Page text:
BY Nicole Armstrong, MD FAAP
The new year is here, and everyone is thinking of ways to be healthier in 2019! Making healthy changes can seem difficult, and even overwhelming, but focusing on small changes can make it easier.
We recommend the following guidelines for what kinds of foods, and how much, our children should be getting each day:
- Vegetables: At least 5 servings per day. A serving may consist of 1 cup of raw leafy vegetables (lettuce, spinach, kale), or 1/2 cup of other vegetables, chopped raw or cooked
- Fruits: 2-4 servings per day. A serving may consist of 1/2 cup of sliced fruit, or a medium-size whole fruit, like an apple, banana, or pear. Avoid fruit juice (unless fresh squeezed with pulp!), as this contributes only sugar and no nutrients to the diet
- Bread, cereal, or pasta: 2-3 servings per day. Each serving should equal 1 slice of bread, 1/2 cup of rice or pasta, or 1 ounce of cereal. Focus on “complex carbohydrates” like brown rice, whole wheat bread/pasta
- Protein foods: 4-6 servings of 2-3 ounces of cooked lean meat, poultry, or fish per day. A serving in this group may also consist of 1/2 cup of cooked dry beans, one egg, or 2 tablespoons of peanut butter for each ounce of lean meat
- Dairy products: 1-2 servings per day of yogurt, or 1 1/2 ounces of natural cheese. Limit milk to no more than 2 cups (16 ounces per day)
We often don’t think about the calories we drink, and this can be a small change that can make a BIG difference in our health. Drinks like juice, soda, or sports drinks contain sugar, which makes them a less than ideal choice.
- 1 Capri Sun 100% juice pouch has as much sugar as a Snickers chocolate bar (20g of sugar)
- 1 serving of soda (12 oz can) has almost twice as much (39g of sugar)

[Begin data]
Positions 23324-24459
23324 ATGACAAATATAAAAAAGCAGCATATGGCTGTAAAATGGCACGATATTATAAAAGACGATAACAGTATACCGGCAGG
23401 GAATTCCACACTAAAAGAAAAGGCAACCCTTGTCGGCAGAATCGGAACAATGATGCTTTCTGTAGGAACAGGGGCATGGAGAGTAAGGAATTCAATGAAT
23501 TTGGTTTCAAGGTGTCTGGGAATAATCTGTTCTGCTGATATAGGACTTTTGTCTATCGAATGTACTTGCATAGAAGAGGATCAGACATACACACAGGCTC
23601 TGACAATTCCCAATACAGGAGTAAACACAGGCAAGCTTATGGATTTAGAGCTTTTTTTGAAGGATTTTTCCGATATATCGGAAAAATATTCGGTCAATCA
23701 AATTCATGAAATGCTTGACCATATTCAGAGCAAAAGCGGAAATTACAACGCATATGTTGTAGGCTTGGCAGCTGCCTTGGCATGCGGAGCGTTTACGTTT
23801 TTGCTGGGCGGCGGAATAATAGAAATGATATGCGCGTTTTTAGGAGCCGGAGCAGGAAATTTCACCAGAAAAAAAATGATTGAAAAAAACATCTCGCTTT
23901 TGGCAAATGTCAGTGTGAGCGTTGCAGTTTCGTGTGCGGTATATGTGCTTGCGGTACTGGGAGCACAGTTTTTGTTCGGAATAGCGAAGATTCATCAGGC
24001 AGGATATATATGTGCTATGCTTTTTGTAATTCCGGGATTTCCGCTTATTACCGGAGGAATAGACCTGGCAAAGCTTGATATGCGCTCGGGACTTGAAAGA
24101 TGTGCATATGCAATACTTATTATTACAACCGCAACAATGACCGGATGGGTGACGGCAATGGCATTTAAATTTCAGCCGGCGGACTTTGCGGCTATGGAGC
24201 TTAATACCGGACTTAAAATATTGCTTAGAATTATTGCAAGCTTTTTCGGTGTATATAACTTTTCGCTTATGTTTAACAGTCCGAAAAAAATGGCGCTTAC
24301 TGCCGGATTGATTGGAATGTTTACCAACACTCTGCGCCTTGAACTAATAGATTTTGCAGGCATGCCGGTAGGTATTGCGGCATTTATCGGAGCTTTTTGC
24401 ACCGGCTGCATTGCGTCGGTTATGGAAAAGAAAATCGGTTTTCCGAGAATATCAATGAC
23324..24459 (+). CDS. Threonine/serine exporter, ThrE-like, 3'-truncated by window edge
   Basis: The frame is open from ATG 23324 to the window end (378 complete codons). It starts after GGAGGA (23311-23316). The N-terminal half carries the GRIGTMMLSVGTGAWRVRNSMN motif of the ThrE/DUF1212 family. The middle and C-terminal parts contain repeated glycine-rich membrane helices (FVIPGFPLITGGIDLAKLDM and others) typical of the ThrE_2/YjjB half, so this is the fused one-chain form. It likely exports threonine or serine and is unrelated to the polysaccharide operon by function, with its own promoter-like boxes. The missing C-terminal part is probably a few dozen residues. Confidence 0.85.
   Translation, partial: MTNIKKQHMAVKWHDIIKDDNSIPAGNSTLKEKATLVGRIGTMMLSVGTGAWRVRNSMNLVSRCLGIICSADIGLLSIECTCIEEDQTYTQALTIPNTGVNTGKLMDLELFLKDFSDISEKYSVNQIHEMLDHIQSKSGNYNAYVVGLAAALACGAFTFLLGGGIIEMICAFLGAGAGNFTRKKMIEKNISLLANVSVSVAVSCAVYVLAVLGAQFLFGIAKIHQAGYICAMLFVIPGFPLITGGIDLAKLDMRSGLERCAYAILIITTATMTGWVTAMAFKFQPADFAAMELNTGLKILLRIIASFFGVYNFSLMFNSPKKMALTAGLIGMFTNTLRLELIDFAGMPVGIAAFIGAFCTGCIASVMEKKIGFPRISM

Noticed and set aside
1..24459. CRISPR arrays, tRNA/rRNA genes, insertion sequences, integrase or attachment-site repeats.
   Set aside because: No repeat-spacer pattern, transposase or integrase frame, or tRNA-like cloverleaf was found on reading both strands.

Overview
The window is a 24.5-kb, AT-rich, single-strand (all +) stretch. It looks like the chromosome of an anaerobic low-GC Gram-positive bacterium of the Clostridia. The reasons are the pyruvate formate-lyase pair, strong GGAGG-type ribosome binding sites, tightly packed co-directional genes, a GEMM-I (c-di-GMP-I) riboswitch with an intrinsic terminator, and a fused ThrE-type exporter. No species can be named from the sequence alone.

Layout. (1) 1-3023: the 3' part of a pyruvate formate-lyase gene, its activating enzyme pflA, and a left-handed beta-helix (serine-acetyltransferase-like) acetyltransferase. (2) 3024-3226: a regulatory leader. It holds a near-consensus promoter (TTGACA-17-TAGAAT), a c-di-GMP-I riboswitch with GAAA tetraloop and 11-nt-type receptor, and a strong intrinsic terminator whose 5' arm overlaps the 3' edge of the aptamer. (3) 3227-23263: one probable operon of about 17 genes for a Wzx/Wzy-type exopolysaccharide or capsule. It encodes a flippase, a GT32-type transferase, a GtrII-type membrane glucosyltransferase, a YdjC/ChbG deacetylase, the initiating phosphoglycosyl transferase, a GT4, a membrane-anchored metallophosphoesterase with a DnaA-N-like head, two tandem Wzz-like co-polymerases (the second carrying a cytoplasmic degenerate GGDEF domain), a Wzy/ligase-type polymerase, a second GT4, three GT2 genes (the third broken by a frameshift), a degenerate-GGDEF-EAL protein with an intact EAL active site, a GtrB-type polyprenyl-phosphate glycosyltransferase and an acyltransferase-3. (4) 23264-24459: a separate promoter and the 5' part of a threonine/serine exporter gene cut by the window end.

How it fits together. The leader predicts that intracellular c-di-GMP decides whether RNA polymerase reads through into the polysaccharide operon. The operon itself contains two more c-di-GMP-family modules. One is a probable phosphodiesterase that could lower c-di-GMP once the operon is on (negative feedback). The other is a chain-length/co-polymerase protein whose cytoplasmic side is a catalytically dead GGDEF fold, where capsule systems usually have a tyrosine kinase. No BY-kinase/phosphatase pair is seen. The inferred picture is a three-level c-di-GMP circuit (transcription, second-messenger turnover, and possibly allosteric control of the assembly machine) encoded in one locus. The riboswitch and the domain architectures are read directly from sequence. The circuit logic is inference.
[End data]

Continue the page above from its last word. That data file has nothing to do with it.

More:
- Water is the best drink that we can give our bodies, and many of us do not get enough. Make it a goal to drink at least 1 glass of water with every meal.
While many of us know what foods our children should be eating, we struggle to get them to eat the foods they should. Some things that can help increase the chances that our little ones will eat those healthy choices include :
- Let them help pick things out at the grocery store
- Have them help you prepare meals or snacks. Children are much more likely to eat something they make themselves.
- Eat veggies first, and make it a rule that no “seconds” are allowed until veggies/fruit is finished
Simple substitutions are another small change that can make a big difference! Try:
- Swapping out juice or soda for flavored water (sugar free drops, or a squeeze of lemon/lime)
- Use riced cauliflower instead of rice or mashed potatoes
- Swap out noodles for Zoodles (zucchini noodles)
Remember too, that regularly scheduled “Well child checks” are an important part of keeping our children healthy.
During a “Well Child Check” appointment, the pediatrician will assess how your child is growing, and make sure that they are maintaining a healthy height and weight, as well as BMI (body mass index, or weight compared to height).
If you have any questions about how to make healthier choices for your families, we are always happy to answer!
If you want to learn more, here are some good resources to check out: